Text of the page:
Harnessing the sun’s abundant energy for electricity and hot water has been a noble effort for decades, hampered not only by economics but also by residential aesthetics. During the last few years, though, system manufacturers and solar energy experts have introduced solar electric, or photovoltaic (PV), solutions to meet the public’s demand for both curb appeal and better control of their energy costs.
Modules and arrays designed to fit in with various roofing finishes are all the rage, if not yet the norm. Even better, the solar cell technology within them collects and converts more of the sun’s energy into usable electricity, thus reducing the overall size of the arrays to effectively (if partially) offset more of what’s coming into the house from the local utility grid.
That evolution has enabled mainstream builders, including the nation’s largest, D.R. Horton, to offer PV as an option, or perhaps even a standard feature, in some of their new homes.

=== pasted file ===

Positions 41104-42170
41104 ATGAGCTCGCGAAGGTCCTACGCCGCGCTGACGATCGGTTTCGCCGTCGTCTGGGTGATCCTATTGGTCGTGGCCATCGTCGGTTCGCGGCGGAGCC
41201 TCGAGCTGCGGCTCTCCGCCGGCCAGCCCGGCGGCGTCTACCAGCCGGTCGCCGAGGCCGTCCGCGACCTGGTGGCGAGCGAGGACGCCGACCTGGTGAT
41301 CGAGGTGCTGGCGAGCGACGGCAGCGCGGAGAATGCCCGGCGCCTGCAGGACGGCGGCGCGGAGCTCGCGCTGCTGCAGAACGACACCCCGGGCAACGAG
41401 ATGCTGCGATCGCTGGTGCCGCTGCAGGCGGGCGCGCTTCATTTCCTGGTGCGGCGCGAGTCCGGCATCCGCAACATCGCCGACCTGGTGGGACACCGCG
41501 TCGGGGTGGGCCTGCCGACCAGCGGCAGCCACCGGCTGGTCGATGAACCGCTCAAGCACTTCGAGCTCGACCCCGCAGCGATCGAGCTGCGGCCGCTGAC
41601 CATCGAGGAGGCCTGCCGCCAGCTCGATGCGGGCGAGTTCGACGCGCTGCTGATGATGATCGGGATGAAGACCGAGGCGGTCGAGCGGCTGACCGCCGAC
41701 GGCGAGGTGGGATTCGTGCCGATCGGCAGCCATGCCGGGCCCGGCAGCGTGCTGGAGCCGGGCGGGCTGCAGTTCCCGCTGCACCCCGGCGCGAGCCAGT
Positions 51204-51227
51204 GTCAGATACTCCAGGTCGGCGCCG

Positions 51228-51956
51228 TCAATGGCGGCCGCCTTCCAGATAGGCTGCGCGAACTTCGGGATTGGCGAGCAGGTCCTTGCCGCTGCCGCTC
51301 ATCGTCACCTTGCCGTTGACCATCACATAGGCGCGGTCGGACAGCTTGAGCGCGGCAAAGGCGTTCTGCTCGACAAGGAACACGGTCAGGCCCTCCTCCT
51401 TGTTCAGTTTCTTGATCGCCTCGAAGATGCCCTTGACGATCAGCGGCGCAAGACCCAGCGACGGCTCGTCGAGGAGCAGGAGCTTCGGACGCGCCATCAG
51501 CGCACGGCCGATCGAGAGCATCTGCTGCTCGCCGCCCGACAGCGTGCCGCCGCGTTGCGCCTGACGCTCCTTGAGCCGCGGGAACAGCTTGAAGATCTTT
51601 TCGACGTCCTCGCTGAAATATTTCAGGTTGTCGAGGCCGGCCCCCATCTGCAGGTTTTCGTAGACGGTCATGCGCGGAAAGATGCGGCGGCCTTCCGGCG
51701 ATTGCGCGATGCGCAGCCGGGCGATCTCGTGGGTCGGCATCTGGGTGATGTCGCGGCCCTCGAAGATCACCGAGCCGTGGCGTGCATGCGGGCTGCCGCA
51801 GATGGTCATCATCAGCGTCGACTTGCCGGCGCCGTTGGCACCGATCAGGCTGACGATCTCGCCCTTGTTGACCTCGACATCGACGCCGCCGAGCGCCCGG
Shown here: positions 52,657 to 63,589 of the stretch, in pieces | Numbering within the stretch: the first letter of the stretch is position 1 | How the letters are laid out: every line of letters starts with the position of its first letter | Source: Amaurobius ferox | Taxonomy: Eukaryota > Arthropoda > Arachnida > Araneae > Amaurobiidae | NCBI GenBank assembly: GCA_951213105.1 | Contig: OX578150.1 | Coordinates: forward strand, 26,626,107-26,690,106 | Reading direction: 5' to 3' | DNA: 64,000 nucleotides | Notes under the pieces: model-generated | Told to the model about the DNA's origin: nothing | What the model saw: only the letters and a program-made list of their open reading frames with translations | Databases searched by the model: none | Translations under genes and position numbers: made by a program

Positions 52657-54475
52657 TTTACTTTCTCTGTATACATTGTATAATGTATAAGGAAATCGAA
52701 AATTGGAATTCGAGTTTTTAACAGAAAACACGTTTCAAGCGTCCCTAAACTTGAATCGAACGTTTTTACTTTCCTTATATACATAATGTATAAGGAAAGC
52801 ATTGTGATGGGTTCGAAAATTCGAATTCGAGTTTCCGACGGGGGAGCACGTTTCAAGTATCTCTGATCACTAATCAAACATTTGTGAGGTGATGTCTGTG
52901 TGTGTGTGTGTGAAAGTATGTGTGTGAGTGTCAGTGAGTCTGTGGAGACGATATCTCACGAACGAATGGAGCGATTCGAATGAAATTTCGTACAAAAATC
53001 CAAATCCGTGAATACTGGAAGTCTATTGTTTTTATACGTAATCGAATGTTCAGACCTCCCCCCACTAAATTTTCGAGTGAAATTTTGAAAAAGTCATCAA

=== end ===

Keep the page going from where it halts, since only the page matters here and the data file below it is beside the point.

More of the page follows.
And, truly, roof-mounted, grid-connected PV systems are easy to get through approvals, install, and maintain. They’ve undergone extensive third-party testing, certification, and code approvals; require maybe an extra day’s work for a roofer, electrician, or solar sub (though lead times to order and receive the modules need to be respected); and rarely cause trouble for the homeowner.
In addition, the ever-falling costs of today’s photovoltaics, especially of systems that can be sized smaller thanks to high-performance building practices and to offset peak electricity usage (instead of replace the utility grid altogether), can be amortized over a 30-year mortgage, reducing return on investment to a pretty attractive per-month calculation.
And don’t forget federal tax credits, utility rebates, and other incentives that directly or indirectly reduce costs even further.
But let’s not get too far ahead of ourselves. Integrating solar energy is actually, and ideally, the last step in achieving sustainable and resource-efficient housing. “Solar only gets you so far,” says Scott Kramer, forward planner for Scottsdale, Ariz.–based Meritage Homes. “Most of the [energy] efficiency we achieve in our homes comes from other features. Solar is the icing on the cake.”